PhyloGibbs-MP performs well when searching for multiple simultaneous motifs (“colours”) because it allows each colour to contain only as many windows as actually belong (that is, it enables toleration of overestimates of the number of binding sites). For example, suppose one assumes that there are 3 regulatory motifs, and 1% of a 1000 bp sequence is functional: that would yield 10 sites overall, or 3 to 4 sites per motif. In fact, however, there may be only two sites per motif. Providing more allowed colours lets the “good” motifs be grouped together, and irrelevant motifs are placed into other colours (and, since they are not selected often, do not accumulate high tracking scores). To some extent this applied to PhyloGibbs-1.0 too; but PhyloGibbs-1.0 insisted, for technical reasons, on having at least one selected site for every colour, which hurt performance when the number of colours was large.

Fruitfly Benchmark

We used the REDfly 2.0 [22] transcription factor binding site database. Since many of these reported binding sequences are much longer than the expected length of an individual binding site, we chose a subset for which we could bioinformatically determine the likely binding site with reasonable confidence using independent data, as described in Materials and Methods. Moreover, we wanted to include PhyloCon [23], a motif-finder that makes somewhat different assumptions about the nature of input sequences (in particular, it expects multiple sets of orthologous sequences, with at least one binding site in each set). Therefore, we chose only factors for which, after our processing, multiple binding sequences were available.

Other than the addition of PhyloCon, all programs used in the yeast benchmark were run on this data, except PhyME, which we could not successfully run on this data (it crashed), and Phylogenetic Gibbs, which showed poor performance on the yeast data even after its commandline parameters were extensively adjusted on the advice of one of its authors. Also, in the PhyloGibbs family, only PhyloGibbs-MP with eight input sites was run, since this showed the best results in the yeast benchmark.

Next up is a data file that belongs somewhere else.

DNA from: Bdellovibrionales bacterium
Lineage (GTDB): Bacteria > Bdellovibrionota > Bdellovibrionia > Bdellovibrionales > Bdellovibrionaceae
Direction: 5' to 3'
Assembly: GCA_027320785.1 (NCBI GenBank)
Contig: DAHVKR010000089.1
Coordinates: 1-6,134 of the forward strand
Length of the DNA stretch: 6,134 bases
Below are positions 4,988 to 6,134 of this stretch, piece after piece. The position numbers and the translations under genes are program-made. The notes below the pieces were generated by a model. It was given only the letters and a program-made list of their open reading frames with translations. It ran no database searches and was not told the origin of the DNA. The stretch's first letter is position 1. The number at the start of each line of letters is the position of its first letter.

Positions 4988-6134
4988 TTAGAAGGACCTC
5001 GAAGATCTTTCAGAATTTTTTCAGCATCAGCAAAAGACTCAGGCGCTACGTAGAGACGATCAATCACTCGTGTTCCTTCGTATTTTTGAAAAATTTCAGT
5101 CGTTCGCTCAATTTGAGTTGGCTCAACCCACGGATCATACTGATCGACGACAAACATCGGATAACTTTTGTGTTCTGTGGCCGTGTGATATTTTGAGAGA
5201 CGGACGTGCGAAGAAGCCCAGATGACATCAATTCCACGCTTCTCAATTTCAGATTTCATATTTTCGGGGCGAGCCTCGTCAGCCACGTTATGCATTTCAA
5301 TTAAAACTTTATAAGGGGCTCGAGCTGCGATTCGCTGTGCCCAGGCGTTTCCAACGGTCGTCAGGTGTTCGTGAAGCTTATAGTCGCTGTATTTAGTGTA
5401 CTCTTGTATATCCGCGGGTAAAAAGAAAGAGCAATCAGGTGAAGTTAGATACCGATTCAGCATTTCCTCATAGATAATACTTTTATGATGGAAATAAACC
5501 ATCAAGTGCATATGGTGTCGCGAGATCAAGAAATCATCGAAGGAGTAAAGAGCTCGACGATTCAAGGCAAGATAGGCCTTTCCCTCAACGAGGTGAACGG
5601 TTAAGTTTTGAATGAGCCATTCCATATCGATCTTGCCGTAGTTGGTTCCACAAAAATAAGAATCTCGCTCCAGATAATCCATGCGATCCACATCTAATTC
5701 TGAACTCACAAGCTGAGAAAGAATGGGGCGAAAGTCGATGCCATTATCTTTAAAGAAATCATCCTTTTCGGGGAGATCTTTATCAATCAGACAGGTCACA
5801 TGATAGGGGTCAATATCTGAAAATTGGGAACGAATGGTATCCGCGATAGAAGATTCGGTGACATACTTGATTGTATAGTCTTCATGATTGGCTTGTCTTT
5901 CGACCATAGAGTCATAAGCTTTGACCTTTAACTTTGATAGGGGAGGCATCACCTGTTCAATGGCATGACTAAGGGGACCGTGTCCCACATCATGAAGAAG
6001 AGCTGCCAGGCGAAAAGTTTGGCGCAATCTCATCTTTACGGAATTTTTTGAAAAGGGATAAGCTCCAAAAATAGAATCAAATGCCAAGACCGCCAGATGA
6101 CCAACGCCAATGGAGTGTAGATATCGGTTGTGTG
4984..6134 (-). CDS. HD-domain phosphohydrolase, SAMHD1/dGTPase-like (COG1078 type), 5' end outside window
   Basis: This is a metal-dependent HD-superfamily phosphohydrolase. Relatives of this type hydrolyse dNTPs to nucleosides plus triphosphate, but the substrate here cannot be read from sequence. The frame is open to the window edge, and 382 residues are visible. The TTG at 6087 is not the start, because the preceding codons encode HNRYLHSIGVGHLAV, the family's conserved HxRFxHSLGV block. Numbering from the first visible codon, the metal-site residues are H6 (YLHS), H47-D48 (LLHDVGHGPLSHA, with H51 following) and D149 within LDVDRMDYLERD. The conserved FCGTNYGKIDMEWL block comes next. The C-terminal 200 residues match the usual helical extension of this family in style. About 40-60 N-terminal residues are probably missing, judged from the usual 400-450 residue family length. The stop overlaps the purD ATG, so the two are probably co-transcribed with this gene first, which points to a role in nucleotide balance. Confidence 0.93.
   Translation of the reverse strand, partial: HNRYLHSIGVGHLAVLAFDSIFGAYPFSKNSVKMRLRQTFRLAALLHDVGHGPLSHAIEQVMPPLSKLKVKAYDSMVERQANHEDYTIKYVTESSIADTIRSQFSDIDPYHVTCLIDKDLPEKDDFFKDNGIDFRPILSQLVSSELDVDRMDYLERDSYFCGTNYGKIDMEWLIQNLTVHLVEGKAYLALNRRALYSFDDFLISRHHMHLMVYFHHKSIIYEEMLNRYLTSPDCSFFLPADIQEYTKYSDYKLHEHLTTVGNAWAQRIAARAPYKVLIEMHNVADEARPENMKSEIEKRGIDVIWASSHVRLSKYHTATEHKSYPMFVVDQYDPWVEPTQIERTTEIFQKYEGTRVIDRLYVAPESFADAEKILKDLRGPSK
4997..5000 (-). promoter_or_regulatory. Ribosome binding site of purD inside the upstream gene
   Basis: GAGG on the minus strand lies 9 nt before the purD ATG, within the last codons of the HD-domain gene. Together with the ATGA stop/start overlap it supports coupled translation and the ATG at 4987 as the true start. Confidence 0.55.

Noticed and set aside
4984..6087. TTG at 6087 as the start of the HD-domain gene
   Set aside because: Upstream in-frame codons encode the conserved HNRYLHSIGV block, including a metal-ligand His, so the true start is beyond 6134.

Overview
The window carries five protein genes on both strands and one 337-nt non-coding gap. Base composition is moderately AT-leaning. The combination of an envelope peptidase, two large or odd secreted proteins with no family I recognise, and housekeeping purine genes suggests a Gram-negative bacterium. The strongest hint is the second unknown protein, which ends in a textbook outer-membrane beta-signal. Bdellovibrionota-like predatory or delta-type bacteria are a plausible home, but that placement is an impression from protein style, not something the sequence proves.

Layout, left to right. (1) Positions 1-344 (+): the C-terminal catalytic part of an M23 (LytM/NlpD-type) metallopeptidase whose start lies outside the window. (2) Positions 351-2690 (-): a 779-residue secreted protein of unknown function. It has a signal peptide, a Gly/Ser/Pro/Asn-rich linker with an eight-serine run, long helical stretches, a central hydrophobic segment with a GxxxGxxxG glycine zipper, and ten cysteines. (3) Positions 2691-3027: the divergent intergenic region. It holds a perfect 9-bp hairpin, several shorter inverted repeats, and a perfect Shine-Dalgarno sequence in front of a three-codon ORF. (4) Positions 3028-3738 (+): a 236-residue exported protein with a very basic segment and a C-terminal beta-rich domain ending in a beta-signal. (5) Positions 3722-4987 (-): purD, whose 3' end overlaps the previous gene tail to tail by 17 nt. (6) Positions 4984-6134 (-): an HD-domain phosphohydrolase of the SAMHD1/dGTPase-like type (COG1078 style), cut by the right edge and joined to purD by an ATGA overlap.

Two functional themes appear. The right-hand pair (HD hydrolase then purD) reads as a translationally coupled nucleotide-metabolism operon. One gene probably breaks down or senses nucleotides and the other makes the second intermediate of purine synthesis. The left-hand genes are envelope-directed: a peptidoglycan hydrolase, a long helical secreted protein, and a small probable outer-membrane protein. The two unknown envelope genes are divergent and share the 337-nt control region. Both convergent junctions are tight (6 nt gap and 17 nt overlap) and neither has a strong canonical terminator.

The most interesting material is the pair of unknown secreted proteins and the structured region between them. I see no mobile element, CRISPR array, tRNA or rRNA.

In addition to D. melanogaster sequence, orthologous sequence was used from the recently sequenced genomes of D. yakuba, D. erecta, and D. simulans [24]. (Though many papers have used D. pseudoobscura, the second fly genome to be sequenced, we rejected it because its distance from melanogaster suggests that gene evolution may have evolved significantly.)

The results are shown in Figure 2. They are largely similar to the yeast results, but overall the sensitivity is poorer than in the yeast data: that is, all programs perform with poor specificity for a sensitivity greater than about 0.12, and their performance is probably no better than random at this level. If one focuses on high-quality predictions (which means poor sensitivity), PhyloGibbs-MP sharply outperforms all other programs. PhyloCon performs particularly poorly: a detailed look at the output shows that it predicts sites only for two factors, ftz and bcd, and most of these predictions don't correspond with the annotated sites.

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Figure 2. The performance of various motif-finders on predicting binding sites in D. melanogaster taken from REDfly 2.0.

The interpretation is similar to that in Figure 1.

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It should be noted that binding motifs in fly (and other higher eukaryotes) are much fuzzier and less specific than in yeast, and (especially with the homeotic factors) tend to be rich in A's and T's; similar motifs may well occur by chance, to lead the motif-finders astray. Moreover, all the input sequences probably contained several binding sites for several factors other than the ones annotated by REDfly. Many of these unknown binding sites may have been successfully detected but not measured in the benchmark. Nonetheless, PhyloGibbs-MP performs clearly better at the high-confidence end, suggesting that it is indeed better at distinguishing conserved binding sites from background. Indeed, the top few sites predicted by PhyloGibbs-MP are all known sites (specificity 1.0) and account for about 2% of the total number of sites in this benchmark.

Discriminative Motif-Finding

Discriminative motif-finding has been discussed in the literature previously. We choose three previously published programs, ALSE [25], Dips [26], and DEME [27], which are available for downloading and running locally, to benchmark against PhyloGibbs-MP. Other published programs, not available for download, include LearnPSSM [28], DME [29], and dPattern [30].

Unlike previous programs, PhyloGibbs-MP handles multiple input data sets, and treats them symmetrically: rather than requiring a “positive” and a “negative” set, it seeks sites in any one “discriminative group” that are over-represented in that group but under-represented in the other groups. (A set of genes A may be up-regulated relative to another set B, not only because genes in A are being activated by a common factor, but because genes in B are being repressed by a common factor. Moreover, one is often interested in the regulation of multiple sets of genes, that are differently expressed over a set of conditions, even if no one set of genes is preferentially expressed overall.) Moreover, the degree of differential discrimination may be controlled by a command-line parameter (-d). If this parameter is provided but is zero, sites are found in a single group without regard to how much they may be represented in other groups. Very high values of the parameter strongly repress prediction of sites that have counterparts in other groups (this is similar to how other discriminative motif-finders work). In addition, PhyloGibbs-MP takes systematic account of phylogenetic relationship between species.